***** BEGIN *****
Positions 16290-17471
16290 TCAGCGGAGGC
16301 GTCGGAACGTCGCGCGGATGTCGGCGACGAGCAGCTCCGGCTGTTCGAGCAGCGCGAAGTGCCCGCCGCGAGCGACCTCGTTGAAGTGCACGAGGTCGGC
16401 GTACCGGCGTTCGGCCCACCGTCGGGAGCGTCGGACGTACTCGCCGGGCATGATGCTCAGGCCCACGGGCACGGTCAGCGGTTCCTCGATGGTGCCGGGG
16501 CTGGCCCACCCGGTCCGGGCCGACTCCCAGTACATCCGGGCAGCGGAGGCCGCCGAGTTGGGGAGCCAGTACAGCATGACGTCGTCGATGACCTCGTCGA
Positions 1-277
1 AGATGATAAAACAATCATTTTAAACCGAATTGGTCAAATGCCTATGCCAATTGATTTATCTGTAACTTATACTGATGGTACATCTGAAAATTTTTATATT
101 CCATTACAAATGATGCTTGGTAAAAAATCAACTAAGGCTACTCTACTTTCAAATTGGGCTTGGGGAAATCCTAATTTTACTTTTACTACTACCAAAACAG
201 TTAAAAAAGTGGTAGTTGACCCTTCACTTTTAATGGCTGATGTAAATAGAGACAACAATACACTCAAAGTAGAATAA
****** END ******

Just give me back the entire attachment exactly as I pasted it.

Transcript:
Positions 16290-17471
16290 TCAGCGGAGGC
16301 GTCGGAACGTCGCGCGGATGTCGGCGACGAGCAGCTCCGGCTGTTCGAGCAGCGCGAAGTGCCCGCCGCGAGCGACCTCGTTGAAGTGCACGAGGTCGGC
16401 GTACCGGCGTTCGGCCCACCGTCGGGAGCGTCGGACGTACTCGCCGGGCATGATGCTCAGGCCCACGGGCACGGTCAGCGGTTCCTCGATGGTGCCGGGG
16501 CTGGCCCACCCGGTCCGGGCCGACTCCCAGTACATCCGGGCAGCGGAGGCCGCCGAGTTGGGGAGCCAGTACAGCATGACGTCGTCGATGACCTCGTCGA
Positions 1-277
1 AGATGATAAAACAATCATTTTAAACCGAATTGGTCAAATGCCTATGCCAATTGATTTATCTGTAACTTATACTGATGGTACATCTGAAAATTTTTATATT
101 CCATTACAAATGATGCTTGGTAAAAAATCAACTAAGGCTACTCTACTTTCAAATTGGGCTTGGGGAAATCCTAATTTTACTTTTACTACTACCAAAACAG
201 TTAAAAAAGTGGTAGTTGACCCTTCACTTTTAATGGCTGATGTAAATAGAGACAACAATACACTCAAAGTAGAATAA